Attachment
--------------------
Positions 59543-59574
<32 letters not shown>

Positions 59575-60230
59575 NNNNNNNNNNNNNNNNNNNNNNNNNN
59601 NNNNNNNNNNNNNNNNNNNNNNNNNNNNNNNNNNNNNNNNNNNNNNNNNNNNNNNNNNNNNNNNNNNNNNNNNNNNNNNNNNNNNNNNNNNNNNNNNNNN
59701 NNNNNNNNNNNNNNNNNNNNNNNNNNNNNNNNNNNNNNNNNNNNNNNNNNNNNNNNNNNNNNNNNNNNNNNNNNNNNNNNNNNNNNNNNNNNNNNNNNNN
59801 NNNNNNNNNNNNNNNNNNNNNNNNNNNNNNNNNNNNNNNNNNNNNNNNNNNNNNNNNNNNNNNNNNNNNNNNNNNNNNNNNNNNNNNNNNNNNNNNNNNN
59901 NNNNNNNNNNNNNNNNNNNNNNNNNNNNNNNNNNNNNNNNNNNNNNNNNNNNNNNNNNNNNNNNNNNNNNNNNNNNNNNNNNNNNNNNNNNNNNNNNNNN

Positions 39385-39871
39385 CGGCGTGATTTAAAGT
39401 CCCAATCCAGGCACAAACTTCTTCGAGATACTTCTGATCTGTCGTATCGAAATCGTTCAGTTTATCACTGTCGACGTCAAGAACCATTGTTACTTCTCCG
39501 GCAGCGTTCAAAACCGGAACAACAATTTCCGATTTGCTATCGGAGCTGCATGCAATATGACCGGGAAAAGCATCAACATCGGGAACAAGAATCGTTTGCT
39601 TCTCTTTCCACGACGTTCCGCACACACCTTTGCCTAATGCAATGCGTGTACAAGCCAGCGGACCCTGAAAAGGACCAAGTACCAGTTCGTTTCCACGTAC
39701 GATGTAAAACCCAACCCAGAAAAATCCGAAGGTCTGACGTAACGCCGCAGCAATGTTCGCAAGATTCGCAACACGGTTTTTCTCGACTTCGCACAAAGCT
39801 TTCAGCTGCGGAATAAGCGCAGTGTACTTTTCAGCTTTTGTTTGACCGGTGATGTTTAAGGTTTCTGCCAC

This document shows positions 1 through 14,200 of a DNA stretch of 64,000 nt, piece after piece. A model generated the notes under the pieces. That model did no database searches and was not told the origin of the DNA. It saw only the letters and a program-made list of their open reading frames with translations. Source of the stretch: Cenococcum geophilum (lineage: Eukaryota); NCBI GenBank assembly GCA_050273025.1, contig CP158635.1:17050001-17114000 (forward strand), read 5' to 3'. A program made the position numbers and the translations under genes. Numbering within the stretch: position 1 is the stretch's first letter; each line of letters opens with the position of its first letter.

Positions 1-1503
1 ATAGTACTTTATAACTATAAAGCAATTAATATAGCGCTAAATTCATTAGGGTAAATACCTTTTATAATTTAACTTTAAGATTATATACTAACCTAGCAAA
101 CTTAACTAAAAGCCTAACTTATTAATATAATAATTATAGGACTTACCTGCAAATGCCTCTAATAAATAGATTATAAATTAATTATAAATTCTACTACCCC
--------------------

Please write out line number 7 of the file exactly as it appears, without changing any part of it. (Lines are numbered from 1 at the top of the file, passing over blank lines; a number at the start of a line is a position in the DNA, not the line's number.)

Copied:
59801 NNNNNNNNNNNNNNNNNNNNNNNNNNNNNNNNNNNNNNNNNNNNNNNNNNNNNNNNNNNNNNNNNNNNNNNNNNNNNNNNNNNNNNNNNNNNNNNNNNNN